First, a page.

When we bought our hybrid car last January (2007), it came equipped with a digital radio and a global positioning system to help (me) get around without getting lost. It also has a digital radio and there’s this nice lady, who apparently lives inside the car’s dashboard, always there waiting to switch radio channels for us, for awhile anyway! All we had to do was push a little button on the steering wheel and tell her what we wanted.
She even knew how to turn the air conditioner and heater on or off. Also, if we remembered to type out our planned destination onto the little keypad, this same little lady would interrupt whatever was playing on the radio to remind us when to turn left or right, and what exit to take. And if we asked nicely, she would tell us the restaurants in the vicinity that we could choose from as we traveled.
We got into the habit of listening to all kinds of new forums, but eventually habit set in and we started listening mostly to British broadcasts because they could be pretty interesting, and sometimes they featured talk programs from India. Well, this was all well and good while it lasted, until after about six months, when the XM people began to prod us to sign up for monthly service, something around $15 at the time. Of course they were always happy to extend our free service a few weeks longer, because that’s how you get new paying customers. Get them used to Bentleys and they’ll never want to go back to Chevrolets, right?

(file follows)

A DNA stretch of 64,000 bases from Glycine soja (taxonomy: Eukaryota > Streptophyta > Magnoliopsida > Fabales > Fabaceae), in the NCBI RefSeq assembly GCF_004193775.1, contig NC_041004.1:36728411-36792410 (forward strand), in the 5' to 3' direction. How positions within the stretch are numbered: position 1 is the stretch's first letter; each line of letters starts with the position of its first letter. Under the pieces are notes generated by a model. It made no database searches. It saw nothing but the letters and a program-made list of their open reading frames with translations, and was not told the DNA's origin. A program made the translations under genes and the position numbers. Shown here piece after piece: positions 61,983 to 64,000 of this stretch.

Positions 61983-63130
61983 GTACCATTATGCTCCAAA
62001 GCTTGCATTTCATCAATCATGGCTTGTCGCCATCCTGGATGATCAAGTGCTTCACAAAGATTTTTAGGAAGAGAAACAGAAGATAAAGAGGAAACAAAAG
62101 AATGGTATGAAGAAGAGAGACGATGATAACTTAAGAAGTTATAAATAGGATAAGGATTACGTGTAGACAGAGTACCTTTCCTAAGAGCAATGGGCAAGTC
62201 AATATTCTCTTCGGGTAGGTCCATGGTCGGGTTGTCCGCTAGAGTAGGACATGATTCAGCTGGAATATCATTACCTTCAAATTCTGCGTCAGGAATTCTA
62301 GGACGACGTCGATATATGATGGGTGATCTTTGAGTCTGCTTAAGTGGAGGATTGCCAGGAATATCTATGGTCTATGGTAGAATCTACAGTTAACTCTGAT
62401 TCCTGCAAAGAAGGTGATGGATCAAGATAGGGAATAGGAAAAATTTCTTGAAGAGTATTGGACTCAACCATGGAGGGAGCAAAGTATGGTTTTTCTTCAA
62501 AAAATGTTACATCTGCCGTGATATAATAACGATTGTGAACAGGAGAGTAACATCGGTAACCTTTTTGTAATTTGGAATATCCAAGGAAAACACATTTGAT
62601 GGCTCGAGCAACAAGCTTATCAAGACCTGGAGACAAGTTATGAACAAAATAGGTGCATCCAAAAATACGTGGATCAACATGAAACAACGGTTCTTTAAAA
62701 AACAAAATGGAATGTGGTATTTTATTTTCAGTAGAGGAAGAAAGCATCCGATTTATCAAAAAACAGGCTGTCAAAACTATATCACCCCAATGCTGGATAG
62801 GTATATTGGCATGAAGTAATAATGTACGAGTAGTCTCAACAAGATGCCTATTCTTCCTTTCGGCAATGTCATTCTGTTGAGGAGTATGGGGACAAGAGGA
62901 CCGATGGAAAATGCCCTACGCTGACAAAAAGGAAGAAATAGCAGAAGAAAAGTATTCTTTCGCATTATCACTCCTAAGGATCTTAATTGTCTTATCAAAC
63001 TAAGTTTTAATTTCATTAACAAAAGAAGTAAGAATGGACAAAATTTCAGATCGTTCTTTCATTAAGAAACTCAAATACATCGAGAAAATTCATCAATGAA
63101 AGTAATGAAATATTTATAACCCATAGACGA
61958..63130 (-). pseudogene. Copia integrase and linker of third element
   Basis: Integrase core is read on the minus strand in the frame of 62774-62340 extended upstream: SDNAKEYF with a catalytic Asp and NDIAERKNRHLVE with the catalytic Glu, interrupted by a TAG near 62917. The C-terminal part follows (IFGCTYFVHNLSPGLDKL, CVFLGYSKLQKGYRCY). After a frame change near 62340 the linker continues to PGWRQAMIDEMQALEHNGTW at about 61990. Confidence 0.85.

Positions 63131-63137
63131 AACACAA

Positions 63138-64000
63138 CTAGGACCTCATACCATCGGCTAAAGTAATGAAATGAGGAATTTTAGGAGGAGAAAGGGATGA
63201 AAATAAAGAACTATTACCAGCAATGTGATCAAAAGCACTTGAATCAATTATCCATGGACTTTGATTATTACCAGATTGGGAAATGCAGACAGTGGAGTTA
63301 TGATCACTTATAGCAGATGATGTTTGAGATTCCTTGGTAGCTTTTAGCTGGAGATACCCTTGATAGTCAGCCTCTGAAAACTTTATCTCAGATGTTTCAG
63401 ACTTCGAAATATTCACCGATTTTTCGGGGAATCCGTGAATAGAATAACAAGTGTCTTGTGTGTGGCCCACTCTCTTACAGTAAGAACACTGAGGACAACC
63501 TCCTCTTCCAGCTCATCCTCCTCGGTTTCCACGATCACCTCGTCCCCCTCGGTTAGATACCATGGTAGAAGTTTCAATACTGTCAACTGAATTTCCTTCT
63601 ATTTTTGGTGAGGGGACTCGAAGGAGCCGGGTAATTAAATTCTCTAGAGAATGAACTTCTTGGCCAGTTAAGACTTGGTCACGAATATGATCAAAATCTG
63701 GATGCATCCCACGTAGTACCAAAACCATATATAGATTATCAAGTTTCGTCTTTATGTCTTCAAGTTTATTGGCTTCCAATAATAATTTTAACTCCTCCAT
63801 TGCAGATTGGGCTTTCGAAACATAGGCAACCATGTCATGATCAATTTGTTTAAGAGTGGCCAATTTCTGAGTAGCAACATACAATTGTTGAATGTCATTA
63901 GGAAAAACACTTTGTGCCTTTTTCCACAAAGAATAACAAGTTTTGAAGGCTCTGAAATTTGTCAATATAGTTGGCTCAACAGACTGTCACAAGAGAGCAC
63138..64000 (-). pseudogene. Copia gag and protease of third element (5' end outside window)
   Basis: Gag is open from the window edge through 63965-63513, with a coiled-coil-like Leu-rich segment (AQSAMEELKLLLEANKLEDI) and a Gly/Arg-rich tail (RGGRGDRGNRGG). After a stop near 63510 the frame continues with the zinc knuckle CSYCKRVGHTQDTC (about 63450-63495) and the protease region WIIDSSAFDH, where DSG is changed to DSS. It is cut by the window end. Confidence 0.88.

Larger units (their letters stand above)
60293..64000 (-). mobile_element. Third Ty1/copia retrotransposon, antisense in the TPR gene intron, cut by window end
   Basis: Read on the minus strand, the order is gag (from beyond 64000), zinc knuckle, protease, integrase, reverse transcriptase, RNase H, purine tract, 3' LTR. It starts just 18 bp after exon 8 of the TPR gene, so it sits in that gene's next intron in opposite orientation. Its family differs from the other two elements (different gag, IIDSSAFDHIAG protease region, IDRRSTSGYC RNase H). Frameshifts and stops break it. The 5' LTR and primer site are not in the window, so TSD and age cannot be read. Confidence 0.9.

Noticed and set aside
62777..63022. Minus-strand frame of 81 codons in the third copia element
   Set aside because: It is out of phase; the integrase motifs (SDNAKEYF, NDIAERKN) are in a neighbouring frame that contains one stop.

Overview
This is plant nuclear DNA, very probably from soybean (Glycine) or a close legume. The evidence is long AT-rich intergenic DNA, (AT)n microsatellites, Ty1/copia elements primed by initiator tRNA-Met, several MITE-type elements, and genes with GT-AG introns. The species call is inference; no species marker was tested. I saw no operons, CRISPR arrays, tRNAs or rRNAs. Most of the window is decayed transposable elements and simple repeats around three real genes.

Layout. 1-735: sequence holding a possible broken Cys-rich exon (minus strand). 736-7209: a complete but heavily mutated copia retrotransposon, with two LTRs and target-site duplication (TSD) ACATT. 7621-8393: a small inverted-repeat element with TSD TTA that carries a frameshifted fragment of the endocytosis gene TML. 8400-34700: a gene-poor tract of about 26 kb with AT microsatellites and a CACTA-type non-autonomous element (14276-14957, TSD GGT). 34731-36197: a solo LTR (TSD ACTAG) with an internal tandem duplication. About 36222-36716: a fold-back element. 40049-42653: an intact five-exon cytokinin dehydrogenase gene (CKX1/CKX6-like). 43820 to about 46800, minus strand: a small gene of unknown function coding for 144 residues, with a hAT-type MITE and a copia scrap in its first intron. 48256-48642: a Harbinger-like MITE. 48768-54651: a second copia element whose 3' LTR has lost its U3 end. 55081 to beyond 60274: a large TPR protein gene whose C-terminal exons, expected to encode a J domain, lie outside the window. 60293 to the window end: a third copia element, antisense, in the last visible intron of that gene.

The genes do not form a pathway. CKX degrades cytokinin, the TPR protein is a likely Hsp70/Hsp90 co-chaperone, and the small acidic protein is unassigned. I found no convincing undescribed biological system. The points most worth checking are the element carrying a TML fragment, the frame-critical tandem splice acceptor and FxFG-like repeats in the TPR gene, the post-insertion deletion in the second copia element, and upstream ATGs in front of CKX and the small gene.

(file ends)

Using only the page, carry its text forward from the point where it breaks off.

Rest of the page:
By this time though a strange thing had happened. Though my British accent was getting better every day, I began to miss my old friends on public radio. I rather liked and very much missed all of them: Terry Gross (Fresh Air), Garrison Keillor (Prairie Home Companion), Ira Glass (This American Life), and yes I even missed Tom & Ray Magliozzi (Car Talk), to name just a few. I could just go back to my old friends and other than occasional donations, I could listen to them for free.
Then the nice XM people went down to less than $10 a month ($9.99). Now that’s not a whole lot to spend for access to worldwide radio, is it? Very tempting. But I got to thinking. Not that many years ago I could hardly wait to sign up for cable television. So many choices I thought. It’ll be great not to be subjected to constant re-runs and commercials! We could watch movies any night of the week if we wanted.
Well! We all know how that turned out. Instead of three networks, and a variety of programs to choose from, we now have hundreds of channels to choose from, and a stinking lot of same old, same old. If CBS has a hit sit com, it’ll soon be followed up by similar ones from NBC or ABC. If Fox has a hit reality show, it’ll be followed by the same on the other networks. All that for slightly less than $85 a month.
So for the time being I’m resisting signing on with the XM people, because I’m still not ready, NO! I just don’t want to pay for radio. I’m sorry if that sounds selfish of me, but my memory of how it was is just too fresh. I don’t want FREE radio to wind up like FREE television. Just a memory.
In the meantime, that little lady in my radio? She’ll still guide us on our car travels, but she’s apparently still peeved at us about the XM thing. (She probably thinks we’re being cheap!) I don’t know if she can still turn the heat and air conditioning on or off since I found the button to push myself this winter. But tell her you want her to change the radio to a different number, she’ll repeat the wrong number back to you and do nothing. Either that, or she just ignores you. And all this time I thought we were such good friends. After all, we let her live in our dashboard rent free!